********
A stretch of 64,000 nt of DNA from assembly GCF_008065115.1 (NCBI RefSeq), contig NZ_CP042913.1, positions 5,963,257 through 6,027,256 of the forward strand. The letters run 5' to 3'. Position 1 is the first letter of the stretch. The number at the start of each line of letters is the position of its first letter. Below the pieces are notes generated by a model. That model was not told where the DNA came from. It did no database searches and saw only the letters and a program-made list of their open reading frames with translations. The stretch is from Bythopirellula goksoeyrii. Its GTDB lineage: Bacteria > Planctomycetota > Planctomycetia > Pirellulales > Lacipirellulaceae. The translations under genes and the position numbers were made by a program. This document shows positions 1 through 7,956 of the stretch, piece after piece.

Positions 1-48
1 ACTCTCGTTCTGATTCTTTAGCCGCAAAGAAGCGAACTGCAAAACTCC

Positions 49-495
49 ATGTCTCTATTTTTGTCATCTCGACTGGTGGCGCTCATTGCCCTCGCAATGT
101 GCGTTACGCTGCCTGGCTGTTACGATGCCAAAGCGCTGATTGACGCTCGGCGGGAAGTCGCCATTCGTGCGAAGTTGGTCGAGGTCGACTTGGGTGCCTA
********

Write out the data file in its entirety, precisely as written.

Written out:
A stretch of 64,000 nt of DNA from assembly GCF_008065115.1 (NCBI RefSeq), contig NZ_CP042913.1, positions 5,963,257 through 6,027,256 of the forward strand. The letters run 5' to 3'. Position 1 is the first letter of the stretch. The number at the start of each line of letters is the position of its first letter. Below the pieces are notes generated by a model. That model was not told where the DNA came from. It did no database searches and saw only the letters and a program-made list of their open reading frames with translations. The stretch is from Bythopirellula goksoeyrii. Its GTDB lineage: Bacteria > Planctomycetota > Planctomycetia > Pirellulales > Lacipirellulaceae. The translations under genes and the position numbers were made by a program. This document shows positions 1 through 7,956 of the stretch, piece after piece.

Positions 1-48
1 ACTCTCGTTCTGATTCTTTAGCCGCAAAGAAGCGAACTGCAAAACTCC

Positions 49-495
49 ATGTCTCTATTTTTGTCATCTCGACTGGTGGCGCTCATTGCCCTCGCAATGT
101 GCGTTACGCTGCCTGGCTGTTACGATGCCAAAGCGCTGATTGACGCTCGGCGGGAAGTCGCCATTCGTGCGAAGTTGGTCGAGGTCGACTTGGGTGCCTA